Magazine of the Roman Catholic Archdiocese of Hartford Connecticut

South Sudan bishops condemn atrocities, appeal for help to prevent famine
A mother feeds her child with a peanut-based paste for treatment of severe acute malnutrition at a hospital Jan. 20 in Juba, South Sudan. South Sudan's Catholic bishops asked for the world's help to p...

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Grass-roots leaders join call for 'disrupting' oppression that hurts many
Representatives from small groups give the final message from the U.S. Regional World Meeting of Popular Movements Feb. 19 in Modesto, Calif. (CNS photo/Dennis Sadowski) MODESTO, Calif. (CNS) -- Affi...

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Be ashamed when tempted to use church for power struggles, pope says
Pope Francis greets a new priest during the ordination Mass of 11 priests in St. Peter's Basilica at the Vatican April 17, 2016. The pope warned against using the church in pursuit of personal ambitio...

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Pope's tip for becoming a saint: Pray for someone who doesn't like you
Pope Francis delivers his blessing to an overflow crowd gathered outside St. Mary Josefa Church after celebrating Mass at the parish in Rome Feb. 19. (CNS photo/Paul Haring) ROME (CNS) -- A practica...

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Employees of archdiocese volunteer to bring meals and good cheer to the homeless
Written by Shelley Wolf
Alicia Fleming, sales assistant for the Archdiocesan Center at St. Thomas Seminary in Bloomfield, laughs with a client while serving desserts at the South Park Inn in Hartford.(Photo by Shelley Wolf) ...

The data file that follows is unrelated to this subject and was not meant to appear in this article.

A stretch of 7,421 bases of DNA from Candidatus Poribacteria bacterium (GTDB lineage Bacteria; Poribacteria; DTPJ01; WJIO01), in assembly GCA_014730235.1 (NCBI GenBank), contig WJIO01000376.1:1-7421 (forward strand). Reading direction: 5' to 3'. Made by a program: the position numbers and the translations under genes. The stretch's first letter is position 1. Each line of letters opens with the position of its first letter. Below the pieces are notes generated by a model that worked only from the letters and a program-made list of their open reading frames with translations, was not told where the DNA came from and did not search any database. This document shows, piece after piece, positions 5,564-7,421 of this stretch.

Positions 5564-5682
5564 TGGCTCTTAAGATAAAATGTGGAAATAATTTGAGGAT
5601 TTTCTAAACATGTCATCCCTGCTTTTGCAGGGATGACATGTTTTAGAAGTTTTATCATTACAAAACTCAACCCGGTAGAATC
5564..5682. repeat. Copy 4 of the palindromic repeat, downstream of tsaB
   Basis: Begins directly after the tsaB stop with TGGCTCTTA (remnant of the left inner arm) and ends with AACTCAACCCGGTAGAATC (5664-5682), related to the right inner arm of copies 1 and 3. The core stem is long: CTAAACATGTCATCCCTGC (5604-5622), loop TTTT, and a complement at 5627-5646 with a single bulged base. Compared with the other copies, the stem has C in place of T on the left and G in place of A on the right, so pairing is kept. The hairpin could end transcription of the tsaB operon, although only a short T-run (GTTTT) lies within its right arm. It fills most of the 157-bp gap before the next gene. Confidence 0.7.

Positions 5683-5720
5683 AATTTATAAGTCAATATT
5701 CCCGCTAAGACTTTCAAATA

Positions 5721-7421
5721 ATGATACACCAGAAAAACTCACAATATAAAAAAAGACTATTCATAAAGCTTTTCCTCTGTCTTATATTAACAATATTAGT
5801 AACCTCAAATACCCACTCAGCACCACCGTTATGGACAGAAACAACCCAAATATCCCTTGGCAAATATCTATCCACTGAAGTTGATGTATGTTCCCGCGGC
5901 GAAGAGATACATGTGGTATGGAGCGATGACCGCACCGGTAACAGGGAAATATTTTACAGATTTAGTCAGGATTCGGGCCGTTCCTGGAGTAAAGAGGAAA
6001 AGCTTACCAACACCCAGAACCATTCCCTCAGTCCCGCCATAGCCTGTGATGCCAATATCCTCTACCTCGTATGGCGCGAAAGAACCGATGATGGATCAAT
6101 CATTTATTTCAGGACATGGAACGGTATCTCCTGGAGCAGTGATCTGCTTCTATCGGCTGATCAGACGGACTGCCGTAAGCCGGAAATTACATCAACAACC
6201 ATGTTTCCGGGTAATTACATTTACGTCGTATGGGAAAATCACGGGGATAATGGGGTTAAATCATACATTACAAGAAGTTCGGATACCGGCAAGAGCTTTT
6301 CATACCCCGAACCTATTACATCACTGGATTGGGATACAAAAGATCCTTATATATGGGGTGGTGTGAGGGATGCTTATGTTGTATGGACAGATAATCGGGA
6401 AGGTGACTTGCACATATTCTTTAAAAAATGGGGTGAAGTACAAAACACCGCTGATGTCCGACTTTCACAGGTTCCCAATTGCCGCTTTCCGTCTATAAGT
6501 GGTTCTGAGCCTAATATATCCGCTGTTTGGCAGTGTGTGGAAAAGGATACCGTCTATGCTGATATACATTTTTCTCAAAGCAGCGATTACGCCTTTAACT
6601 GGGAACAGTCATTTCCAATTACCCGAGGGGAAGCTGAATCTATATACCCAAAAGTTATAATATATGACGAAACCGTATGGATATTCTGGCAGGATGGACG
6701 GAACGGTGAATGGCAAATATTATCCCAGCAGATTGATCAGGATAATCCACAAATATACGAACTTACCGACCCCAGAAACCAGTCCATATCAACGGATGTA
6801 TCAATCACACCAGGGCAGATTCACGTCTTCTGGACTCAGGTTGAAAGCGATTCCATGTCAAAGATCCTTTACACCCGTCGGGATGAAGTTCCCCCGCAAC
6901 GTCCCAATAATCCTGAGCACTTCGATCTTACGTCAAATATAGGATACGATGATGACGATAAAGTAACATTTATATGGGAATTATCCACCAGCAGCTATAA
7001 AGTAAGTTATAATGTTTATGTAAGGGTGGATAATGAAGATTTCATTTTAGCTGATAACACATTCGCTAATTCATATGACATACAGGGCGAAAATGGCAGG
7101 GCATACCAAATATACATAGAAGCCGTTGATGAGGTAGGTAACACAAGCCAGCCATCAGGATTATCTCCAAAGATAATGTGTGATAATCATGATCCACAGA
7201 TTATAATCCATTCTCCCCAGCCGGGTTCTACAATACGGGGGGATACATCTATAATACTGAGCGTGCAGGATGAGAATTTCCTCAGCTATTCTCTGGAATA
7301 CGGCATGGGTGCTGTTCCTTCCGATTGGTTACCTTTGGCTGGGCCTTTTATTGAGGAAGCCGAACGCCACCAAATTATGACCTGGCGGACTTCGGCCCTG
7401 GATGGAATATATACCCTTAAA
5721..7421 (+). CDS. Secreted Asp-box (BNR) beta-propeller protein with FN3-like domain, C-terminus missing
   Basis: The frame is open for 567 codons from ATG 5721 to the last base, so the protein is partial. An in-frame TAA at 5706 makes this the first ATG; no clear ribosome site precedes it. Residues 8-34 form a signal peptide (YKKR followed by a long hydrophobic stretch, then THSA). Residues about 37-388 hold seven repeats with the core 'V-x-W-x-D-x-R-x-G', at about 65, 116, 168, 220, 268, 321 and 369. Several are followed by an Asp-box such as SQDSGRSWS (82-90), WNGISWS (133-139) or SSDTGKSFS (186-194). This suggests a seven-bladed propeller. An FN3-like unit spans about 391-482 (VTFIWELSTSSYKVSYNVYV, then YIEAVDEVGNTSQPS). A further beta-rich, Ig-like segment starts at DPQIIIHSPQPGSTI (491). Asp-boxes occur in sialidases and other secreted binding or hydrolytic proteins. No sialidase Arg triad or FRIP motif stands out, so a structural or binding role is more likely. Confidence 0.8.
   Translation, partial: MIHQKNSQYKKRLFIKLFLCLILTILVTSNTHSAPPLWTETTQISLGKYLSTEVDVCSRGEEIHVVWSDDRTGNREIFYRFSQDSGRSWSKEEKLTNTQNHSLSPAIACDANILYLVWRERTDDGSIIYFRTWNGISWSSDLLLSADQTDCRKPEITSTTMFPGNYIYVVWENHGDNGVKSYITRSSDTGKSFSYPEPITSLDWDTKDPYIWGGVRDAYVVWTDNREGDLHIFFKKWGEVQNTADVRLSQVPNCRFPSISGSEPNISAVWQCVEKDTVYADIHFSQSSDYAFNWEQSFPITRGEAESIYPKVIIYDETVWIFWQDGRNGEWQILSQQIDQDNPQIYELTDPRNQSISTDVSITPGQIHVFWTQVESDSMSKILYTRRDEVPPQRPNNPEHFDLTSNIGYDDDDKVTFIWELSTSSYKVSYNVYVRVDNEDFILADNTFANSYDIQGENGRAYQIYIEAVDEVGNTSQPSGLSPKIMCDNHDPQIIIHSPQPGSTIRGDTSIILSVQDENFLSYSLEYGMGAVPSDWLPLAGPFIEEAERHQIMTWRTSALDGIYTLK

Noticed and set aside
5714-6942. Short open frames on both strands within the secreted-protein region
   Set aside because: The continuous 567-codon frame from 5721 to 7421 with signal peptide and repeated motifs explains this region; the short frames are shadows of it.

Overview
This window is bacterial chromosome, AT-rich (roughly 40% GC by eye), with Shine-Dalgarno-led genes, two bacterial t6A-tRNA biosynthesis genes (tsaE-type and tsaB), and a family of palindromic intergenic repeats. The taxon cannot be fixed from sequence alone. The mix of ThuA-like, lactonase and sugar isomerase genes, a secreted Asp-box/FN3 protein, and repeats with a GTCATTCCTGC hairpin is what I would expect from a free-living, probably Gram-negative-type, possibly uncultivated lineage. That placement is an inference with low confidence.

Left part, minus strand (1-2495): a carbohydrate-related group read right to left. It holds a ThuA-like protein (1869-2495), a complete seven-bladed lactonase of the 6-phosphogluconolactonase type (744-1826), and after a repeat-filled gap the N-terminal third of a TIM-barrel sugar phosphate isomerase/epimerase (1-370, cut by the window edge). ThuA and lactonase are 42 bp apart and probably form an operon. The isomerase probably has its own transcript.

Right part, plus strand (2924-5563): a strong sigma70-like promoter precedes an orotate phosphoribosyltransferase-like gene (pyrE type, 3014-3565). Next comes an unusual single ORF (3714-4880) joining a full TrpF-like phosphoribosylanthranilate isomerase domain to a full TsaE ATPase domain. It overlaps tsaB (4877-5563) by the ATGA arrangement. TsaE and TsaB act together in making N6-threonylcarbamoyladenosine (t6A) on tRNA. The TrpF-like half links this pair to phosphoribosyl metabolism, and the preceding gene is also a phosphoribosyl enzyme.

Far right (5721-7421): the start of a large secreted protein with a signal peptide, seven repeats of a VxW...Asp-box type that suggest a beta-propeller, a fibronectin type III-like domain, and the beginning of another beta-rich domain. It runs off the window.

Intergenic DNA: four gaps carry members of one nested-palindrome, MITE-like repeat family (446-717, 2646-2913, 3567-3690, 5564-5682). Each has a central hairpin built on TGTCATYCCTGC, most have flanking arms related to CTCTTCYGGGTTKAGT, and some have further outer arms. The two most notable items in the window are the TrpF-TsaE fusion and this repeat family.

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Special Olympians show world that 'every person is a gift,' pope says
Pope receives a stuffed animal from a participant in the Special Olympics during a meeting Feb. 16 at the Vatican. The Special Olympics World Winter Games will be held in Austria March 14-25. (CNS pho...

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South Sudan bishops condemn atrocities, appeal for help to prevent famine
South Sudan bishops condemn atrocities, appeal for help to prevent famine
Grass-roots leaders join call for 'disrupting' oppression that hurts many
Grass-roots leaders join call for 'disrupting' oppression that hurts many
Be ashamed when tempted to use church for power struggles, pope says
Be ashamed when tempted to use church for power struggles, pope says
Pope's tip for becoming a saint: Pray for someone who doesn't like you
Pope's tip for becoming a saint: Pray for someone who doesn't like you
Employees of archdiocese volunteer to bring meals and good cheer to the homeless
Employees of archdiocese volunteer to bring meals and good cheer to the homeless
Special Olympians show world that 'every person is a gift,' pope says
Special Olympians show world that 'every person is a gift,' pope says

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 ndhs webcastSeniors from Notre Dame High School in West Haven review input they collected during breakout sessions at an educational forum that drew more than 320 people to the Omni Hotel in New Haven on Oct. 3. (Photo by Lenora Sumsky)

NEW HAVEN – More than 320 people, including representatives from every school in the archdiocese, assembled at the Omni Hotel for the day-long educational forum.

The meeting, with the theme "20/20 Vision, An Eye on Our Future," provided a rare opportunity for educators and supporters to provide input into the creation of a plan for the future of the archdiocesan schools.

The forum was structured to draw participants "to learn from experts, enter into dialogue with colleagues and partners across the state and to create a ministerial plan that will stretch our thinking and our boundaries and move us toward the year 2020 with a vision that is clear and purposeful," said Dale R. Hoyt, superintendent of Catholic schools.